Robin sat in the living room of the quarters she shared with her husband, curled up on the comfortable couch. Their dog, Henderson, laid on the floor nearby, snoring softly. It was quiet, outside of the gentle, constant hum of the ship as it traveled through the stars.
She’d had such a hard time with those noises when her father had first brought her aboard, unsettled by them, but now they were a welcome part of her life, the background noise to her everyday. Her mind drifted back over those early days with her father, and she couldn’t help but smile.
It was a bittersweet thing. He’d been gone nearly five years now, and she missed him every single day. Now, after having recently learned she was pregnant, she missed him even more and was holding out hope that he’d be back before her due date. He deserved a chance to meet his grandchild.
She knew he was out there, somewhere, and that he’d come back. She wanted to be ready for him when he did, to give him things she hadn’t been able to before. It had lodged in her mind, the quest to improve the technology of his bionics.
Pulling herself out of her reverie, she went back to looking over the datapad she was cradling in her lap. She’d been watching the progress of a shipment of specialized Taimox Corp microservos, after a tip off from a contact she’d made at one of the larger trading stations.
She needed them, badly. Even with her father missing she’d been steadily and determinedly working on improvements to his bionics. Things hadn’t been easy in the wake of his disappearance, and the mess left behind after all the attacks, but as new races rose and added their knowledge, the years had started to provide her with a bloom of new materials and technologies.
She knew her father would be proud, if he were here to see it, and she wanted a finished prototype ready to go for when he returned.
The problem was the shipment was going to a shady corporation, for who knew what purpose, when she needed them much more. Even one would do, though it would be inconvenient. She’d gone to Rilan, to try and talk him into at least sending a team after them, but he’d shut her down quickly. Not even her sweetest look had managed to sway him, which had disgruntled her to no end.
Her father could return any day, and she’d be damned if she let him come back to the same level of pain he’d been living with for so long. Rilan might not believe that her father was going to return, but she knew what the tree had told her. It wouldn’t lie, not about something like this.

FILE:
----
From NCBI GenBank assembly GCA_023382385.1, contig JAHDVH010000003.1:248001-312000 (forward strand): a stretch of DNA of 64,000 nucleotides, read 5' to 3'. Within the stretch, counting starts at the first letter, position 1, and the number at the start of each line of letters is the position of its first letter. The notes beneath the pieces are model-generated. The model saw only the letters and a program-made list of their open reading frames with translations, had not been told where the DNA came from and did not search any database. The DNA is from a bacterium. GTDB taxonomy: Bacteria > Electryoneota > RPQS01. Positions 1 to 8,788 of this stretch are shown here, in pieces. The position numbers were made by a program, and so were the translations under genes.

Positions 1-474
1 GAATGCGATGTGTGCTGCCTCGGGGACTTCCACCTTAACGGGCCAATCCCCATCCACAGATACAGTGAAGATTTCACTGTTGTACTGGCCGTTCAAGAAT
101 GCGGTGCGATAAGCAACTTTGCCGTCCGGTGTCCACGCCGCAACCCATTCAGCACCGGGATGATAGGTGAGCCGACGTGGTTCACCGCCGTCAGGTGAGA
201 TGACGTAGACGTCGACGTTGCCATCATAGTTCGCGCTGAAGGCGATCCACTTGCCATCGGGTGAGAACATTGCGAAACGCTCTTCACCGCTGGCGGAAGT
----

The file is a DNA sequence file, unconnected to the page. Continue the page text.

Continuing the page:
Henderson lifted his head and gave a soft ruff just before the door swished open. Daniel came in, carrying a bag full of take out containers of dinner from the mess. The dog jumped up to greet him, dancing around his legs as he went to settle his cargo on the kitchen table.
“It’s Anchean burgers tonight. One of your favorites.” She heard him say in the background, as he ruffled the fur on the back of the dog’s neck.
She didn’t respond right away, eyes scanning through the last of the report she’d been sent.
She looked up as the couch suddenly depressed, startled, and found her husband sitting across from her, a puzzled look on his face.
“Is everything all right?”
“What? Oh, yes, I’m just busy. Sorry babe,” she said, giving him an apologetic look, shifting so she could lean forward and press a soft kiss to his lips.
“Must be something important if it can distract you from Lin’s burgers. I half expected you to jump me when I brought them in.”
She laughed, but her heart wasn’t totally in it, and she couldn’t help but glance down at the pad in her lap.
Daniel reached out and lightly brushed her turquoise dyed hair back, tucking it behind an ear.
“Robin, honey, what is it? I can tell something is bothering you.”
She bit her lip, not sure she wanted to talk about it, but knew he’d pester her until she did.
“Those microservers will be arriving on Bastion in a week.”
“You’re still obsessing over those things?” He sounded mildly exasperated. “I thought Rilan told you to forget about it.”
“He did,” she countered, lifting her chin slightly. “But he’s wrong. I can’t just forget about it. I need them Daniel. You don’t understand.”
“What’s there to understand? You want the commander to send resources away from the company to chase down parts that don’t belong to us?”
“They’re not just any parts. You don’t understand,” she snapped, pulling away from her husband and half throwing herself off the couch. Henderson scrambled out from below her feet just in time. She stalked across the room and started to unpack the food, hoping that signaled her desire not to talk about it anymore.